That was, for me, the beginning of a whirlwind of events that earned us a place in Doctor Who history books. Neil had contacted Auckland film collector Bruce Grenville, who apparently had a missing Doctor Who episode 16mm film print in his possession. Bruce agreed that Neil and I could come around to his Grey Lynn flat and view it on the evening of Sunday 3 January 1999.

The missing episodes are the Doctor Who equivalent of the holy grail; film prints and videotapes junked and destroyed by the BBC in the 1960s and 1970s in the belief that no one would ever miss them. This was in the days before repeat screenings were commonplace and home video was unheard of.

Bruce had the first episode of a 1965 story called The Crusade. The individual episode was called The Lion. It was the only known surviving copy in existence.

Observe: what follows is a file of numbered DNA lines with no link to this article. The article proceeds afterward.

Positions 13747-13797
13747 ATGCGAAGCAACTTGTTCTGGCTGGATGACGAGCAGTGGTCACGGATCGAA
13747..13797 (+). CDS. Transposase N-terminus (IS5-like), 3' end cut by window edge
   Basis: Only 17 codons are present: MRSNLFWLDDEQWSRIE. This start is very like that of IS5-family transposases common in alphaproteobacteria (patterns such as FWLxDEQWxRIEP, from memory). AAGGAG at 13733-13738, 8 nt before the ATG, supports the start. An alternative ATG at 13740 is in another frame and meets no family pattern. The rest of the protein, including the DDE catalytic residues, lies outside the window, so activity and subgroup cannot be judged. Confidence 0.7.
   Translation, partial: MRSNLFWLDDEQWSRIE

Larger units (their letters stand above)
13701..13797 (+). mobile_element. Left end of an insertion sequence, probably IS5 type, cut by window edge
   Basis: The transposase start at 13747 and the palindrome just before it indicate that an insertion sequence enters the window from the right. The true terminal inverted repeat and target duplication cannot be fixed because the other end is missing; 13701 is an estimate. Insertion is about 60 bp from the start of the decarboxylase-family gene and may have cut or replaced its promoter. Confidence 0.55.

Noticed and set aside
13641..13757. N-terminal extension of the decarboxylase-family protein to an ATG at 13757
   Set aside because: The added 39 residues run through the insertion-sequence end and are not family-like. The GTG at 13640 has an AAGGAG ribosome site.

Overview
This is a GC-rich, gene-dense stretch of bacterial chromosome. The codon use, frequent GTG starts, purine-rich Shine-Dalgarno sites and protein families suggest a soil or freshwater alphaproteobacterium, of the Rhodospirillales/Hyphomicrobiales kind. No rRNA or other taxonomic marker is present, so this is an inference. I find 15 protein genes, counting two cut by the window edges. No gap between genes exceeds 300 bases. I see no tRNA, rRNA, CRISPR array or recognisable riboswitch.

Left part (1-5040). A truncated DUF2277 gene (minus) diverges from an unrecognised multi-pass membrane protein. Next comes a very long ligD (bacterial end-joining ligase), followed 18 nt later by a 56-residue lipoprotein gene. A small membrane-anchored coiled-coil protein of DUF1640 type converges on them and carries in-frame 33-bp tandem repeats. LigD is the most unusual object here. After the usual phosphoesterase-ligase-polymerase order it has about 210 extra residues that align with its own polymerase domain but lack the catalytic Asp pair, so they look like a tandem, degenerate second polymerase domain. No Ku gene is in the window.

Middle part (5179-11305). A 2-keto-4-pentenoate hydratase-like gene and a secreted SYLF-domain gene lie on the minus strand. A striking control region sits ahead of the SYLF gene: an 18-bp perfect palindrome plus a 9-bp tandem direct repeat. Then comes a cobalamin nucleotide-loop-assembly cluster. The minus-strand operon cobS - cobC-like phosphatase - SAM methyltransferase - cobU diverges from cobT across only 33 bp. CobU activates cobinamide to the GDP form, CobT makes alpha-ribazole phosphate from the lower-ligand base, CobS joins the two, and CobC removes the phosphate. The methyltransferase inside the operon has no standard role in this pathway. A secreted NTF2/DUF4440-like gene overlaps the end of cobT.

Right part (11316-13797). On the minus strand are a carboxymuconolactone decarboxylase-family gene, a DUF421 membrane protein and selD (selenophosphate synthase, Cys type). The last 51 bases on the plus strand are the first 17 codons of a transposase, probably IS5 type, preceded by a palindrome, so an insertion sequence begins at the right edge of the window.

My own contribution to the discovery was to negotiate for the loan of the film print. The BBC wanted to borrow it long enough to clean up the film and make copies. I communicated with the BBC's restoration team and persuaded the collector to loan the film. I was nervous that at any moment the negotiations could have fallen through, and I'll never forget the moment I walked back to my car with the film safely clutched under my arm.

For one evening I was in possession of perhaps what was - at that moment - the rarest, most coveted Doctor Who item in existence. Here's a photo of me taken that evening, clutching the film.

(It's a sign of the changing times that whilst those shelves behind me are still in the same position in my study, these days they're filled with DVDs rather than videotapes...)

I despatched the film to the BBC's Doctor Who restoration teamin London by secure FedEx courier the following morning.

These days, the episode can be viewed on the BBC DVD Lost in Time. In addition to the episode, the DVD contains an interview with myself, Neil and Bruce Grenville. Our contribution to Doctor Who is recorded for posterity.

A decade on from that historic find, Neil and I remain very proud of our achievement. Neil - thanks for the memories, my friend. Isn't it time we found another one?

The full story of the film's discovery can be read online here.